Letters written home told of the voyage and the safe arrival of the troops, and the first one being written in December. Nothing was said as to where the troops were quartered, but it is presumed that Glen was with the division north of Toul when he met the bullet that had been made for him.

Details of the engagement or the manner of his death are lacking, but there is a belief that he was doing courier duty at or just before a German raid, in which he met his death. He had been drilled in bomb throwing during the summer, and was subsequently made a courier.

The body will be buried in France as has been the custom with the American dead.

Memorial Services at High School

In his letters home, Glen frequntly mentioned George Clapper and John Miner and the former was billeted next to him during the past winter. He did not mention the other boys but it is presumed that he saw some of them occasionally.

Tuesday afternoon a memorial program, arranged by Supt. E.W. Goetch and the ministers in the city, was held at the high school, and a large body of students and friends attended. Judge James DeLand, holding court in Spencer at the time, took a recess while the services were being held from two to four. Souvenir programs, printed in red, white,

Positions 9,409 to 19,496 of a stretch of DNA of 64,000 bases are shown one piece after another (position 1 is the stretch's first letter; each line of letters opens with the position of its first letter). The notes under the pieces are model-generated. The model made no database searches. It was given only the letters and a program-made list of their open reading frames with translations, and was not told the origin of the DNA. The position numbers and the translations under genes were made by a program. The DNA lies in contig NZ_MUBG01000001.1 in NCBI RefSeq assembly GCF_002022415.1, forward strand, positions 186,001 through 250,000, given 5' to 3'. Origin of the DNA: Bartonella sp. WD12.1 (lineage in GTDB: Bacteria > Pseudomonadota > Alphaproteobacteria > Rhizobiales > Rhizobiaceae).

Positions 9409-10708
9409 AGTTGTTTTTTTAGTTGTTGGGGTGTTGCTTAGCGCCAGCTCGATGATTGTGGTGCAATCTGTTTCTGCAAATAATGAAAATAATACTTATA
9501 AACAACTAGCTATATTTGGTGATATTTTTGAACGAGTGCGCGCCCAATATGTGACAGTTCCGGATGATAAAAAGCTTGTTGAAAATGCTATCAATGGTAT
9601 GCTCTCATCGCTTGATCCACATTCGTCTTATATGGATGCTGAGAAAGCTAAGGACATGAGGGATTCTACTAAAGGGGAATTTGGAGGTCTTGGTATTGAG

(illegible fold in newspaper)were used. The program was as follows:

In Memory of
Glen Pedersen
Member of present Senior Class,
who was killed in France March 5,
1918, while in service for his coun-
try and for humanity.

Song "America" Audience
Prayer Rev. William Baier
"As a Student-Friend" Supt. Goetch"
"A Gold Star in Honor of Brother Glen" Donald Pedersen
(Music accompanied by High School orchestra)
Song "Nearer My God to Thee" Audience
"As an Upright and Righteous Young Man" Rev J.C. Williams
"As a Boy Among Boys" Howard Allen
"As a Citizen" Rev. J.D. Thrush
Music, "Lead Kindly Light" High School Quartet
"If You Have Lost" Mrs. C.C. Collester
"What Does His Death Mean to this Community" Rev. F.C. Taylor
Song, "The Star Spangled Banner" Audience

Another service of a larger nature at which Judge James DeLand of Storm Lake will be the principle speaker, will also be held at the opera house Friday evening at 7:30 o'clock , and all persons are urged to be present.

Among the many out of town visitors who attended the memorial services at the high school Tuesday were: Mrs. A.L. VanTrump of Des Moines (sister of Glen) and Joseph Evans of near Linn Grove (an uncle of Mrs. Pedersen's). Mr. Evans has a son, Roger, who is in the service and is believed to be on his way to France now.


The Program for Friday

A patriotic rally, commerorating
the death of Private Glen Pedersen,
will be held at the opera house in
Spencer Friday evening, March 15,
and every loyal citizen, man or wo-
man, is urged to be present. The
house should be filled, for by that
token, the enemies of America may
know that Clay County is loyal to
her sons at the front.


Presiding Officer O.A. Bjornstad